If you claim to be religious but don’t control your tongue, you are fooling yourself, and your religion is worthless.

And so blessing and cursing come pouring out of the same mouth. Surely, my brothers and sisters, this is not right!  
-James 1:26, 3:10 (NLT)

Sarcasm is something I was curious about.  I use sarcasm.  I have heard it often.  Sarcasm seems to be normal, although annoying, in our culture.  I have been asking why we are sarcastic.  My culture is rich, compared to most of the world, yet sarcasm abounds.

Sarcasm is sugar coated anger.  It is like killing, with a smile.  It is an insult, couched in humor.  Rather than words being used to connect with others, sarcasm pushes others away.  It is the "porcupine hug".

Since the insults and contempt of sarcasm are wrapped up in humor, our guard is down, and the nasty words penetrate deeper, before they release their toxic venom.  We commonly say, "just kidding", or, "I was only joking"; after the damage is done.

We often resort to sarcasm because we are cowards.  Rather than share our hurt or sadness, grief or loss; we instead say something sarcastic.  Rather than being authentic and getting affirmed, or being perhaps confronted and held to account; we spew out sarcastic remarks, with a smile.  This style of relating buffers us from others and leaves us isolated and unhealed.

It seems paradoxical that sarcasm is a form of anger, while anger stems from hurt and fear.  The person who is sarcastic is often hurting or fearful.  We may have learned, in our family of origin, to not express hurt or fear.  We need to learn how.

We also need to grieve.  New life in Christ cannot blossom until there has been death.

Sarcasm is a fruit that is bitter, prickly, or distasteful.  Sarcasm means to bite or tear someone with your words.  A sarcastic statement is a cutting remark.  Sarcasm is stealthy in that the knife is hidden in humor or irony.

Sarcasm is polite insults.  Sarcasm is linked to anger and insecurity.  Sarcasm is a form of passive-aggression.  It is indirect.  The fearful person uses sarcasm, instead of a healthy expression of anger.

Sarcasm hurts when it is cutting or biting, but it is also very disingenuous.  The sarcastic person is avoiding intimacy and closeness.  It is a skunk type behavior used to get others to back off.

Sarcasm is hostility disguised as humor.  You might notice that most sarcasm is delivered with a smile.  Sarcasm is also a form of bullying.  Bullies are really insecure cowards.

Richard Chin wrote:
Sarcastic statements are sort of a true lie. You’re saying something you don’t literally mean, and the communication works as intended only if your listener gets that you’re insincere. Sarcasm has a two-faced quality: it’s both funny and mean. This dual nature has led to contradictory theories on why we use it.
Some language experts suggest sarcasm is used as a sort of gentler insult, a way to tone down criticism with indirectness and humor.
Sarcastic talk is spiritually toxic to the person that practices it.  The venom that comes out of your mouth creates bondage in your life.  The verse, "don't give the devil a foot hold", follows the admonishment to not sin when you get angry (Psalm 4:4 & Eph. 4:26).  In other words, we do get angry.  But, anger is not a sin.  We might get angry because of hurt, fear, or a perceived injustice.  There is a healthy expression and release of anger, but sarcasm is not one of these.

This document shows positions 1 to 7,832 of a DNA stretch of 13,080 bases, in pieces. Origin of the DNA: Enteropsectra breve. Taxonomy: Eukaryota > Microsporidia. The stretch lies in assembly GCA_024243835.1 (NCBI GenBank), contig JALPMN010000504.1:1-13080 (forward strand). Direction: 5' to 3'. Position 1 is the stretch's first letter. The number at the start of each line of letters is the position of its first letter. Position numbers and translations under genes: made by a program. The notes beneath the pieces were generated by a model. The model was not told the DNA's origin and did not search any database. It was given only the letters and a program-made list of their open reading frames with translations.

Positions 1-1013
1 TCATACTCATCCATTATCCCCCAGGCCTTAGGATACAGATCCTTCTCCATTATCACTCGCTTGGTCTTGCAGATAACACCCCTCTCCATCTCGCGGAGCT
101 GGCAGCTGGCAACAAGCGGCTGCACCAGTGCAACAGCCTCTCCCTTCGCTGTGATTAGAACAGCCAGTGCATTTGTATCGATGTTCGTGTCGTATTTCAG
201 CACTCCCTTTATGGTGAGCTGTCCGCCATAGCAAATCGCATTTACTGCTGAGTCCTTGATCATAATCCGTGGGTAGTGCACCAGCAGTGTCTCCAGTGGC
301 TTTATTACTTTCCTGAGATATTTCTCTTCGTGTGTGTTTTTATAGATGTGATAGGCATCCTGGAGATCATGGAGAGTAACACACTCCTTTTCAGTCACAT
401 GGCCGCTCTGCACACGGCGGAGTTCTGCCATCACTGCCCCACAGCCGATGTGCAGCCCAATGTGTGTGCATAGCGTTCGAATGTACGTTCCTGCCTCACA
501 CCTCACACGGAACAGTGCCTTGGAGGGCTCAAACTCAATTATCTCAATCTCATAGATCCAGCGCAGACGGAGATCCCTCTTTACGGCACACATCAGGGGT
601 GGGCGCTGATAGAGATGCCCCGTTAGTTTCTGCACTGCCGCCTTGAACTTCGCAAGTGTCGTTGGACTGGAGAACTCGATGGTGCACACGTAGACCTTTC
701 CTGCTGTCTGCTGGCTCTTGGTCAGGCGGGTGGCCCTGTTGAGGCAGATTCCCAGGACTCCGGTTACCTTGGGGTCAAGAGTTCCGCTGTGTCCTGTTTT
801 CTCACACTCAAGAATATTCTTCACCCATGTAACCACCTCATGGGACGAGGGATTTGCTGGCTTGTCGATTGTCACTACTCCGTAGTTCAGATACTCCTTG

You may have been verbally abused in childhood and have not yet crossed-over from it through Jesus.  You were criticized so much that you have a critical inner self or parental introject, and as an adult you are massively hard on yourself and critical or ungracious towards others, resulting in a temptation towards sinful ways of talking.

Sarcasm is not good, not helpful, and does not edify nor build up others.  Sarcasm is not ok, but is forgivable.  There is no excuse for it.  It needs to be exposed as sin.  We may do a, "there I go again, please forgive me", a thousand times.  But being sarcastic is incompatible with and diametrically opposed to life in Christ.

The hard path that we are called to walk on is that path of radical love that includes radical grace and radical holiness.  This path is not a path of libertinism nor legalism.

We want to be seeking to walk in Jesus' love that is full of grace, towards others and towards our selves.  How can we love our neighbor if we do not love our selves?  Grace has been defined as God's favor and the empowering presence of God.  You can not be gracious unless you first receive grace and you need the presence to be authentically present.

It's all about love and we want to live by and through love.  Sarcasm does not fit in with that life.  It is alien.  When sarcastic words are spoken, our response should be, "what was that?"  It is like speaking the worst profanity.  The next thing we want to hear is an apology.  If there is no acknowledgement, then we have the responsibility to ask for one, saying simply, "excuse me?"

We can also know that sarcasm is a wrong reaction to anger, which is rooted in hurt or fear, much of the time.  Besides being angry, a person displaying grouchiness may also be hungry, lonely, or tired.

You may need to recover self awareness, as part of loving your self, and acknowledging when you are hungry, lonely, or tired; along with being aware of anger in yourself and looking to see if it is rooted in fear or hurt, and then open those rooms in your soul to Jesus Christ.  We need to walk in the fruit of the Spirit which starts with love and ends with self control.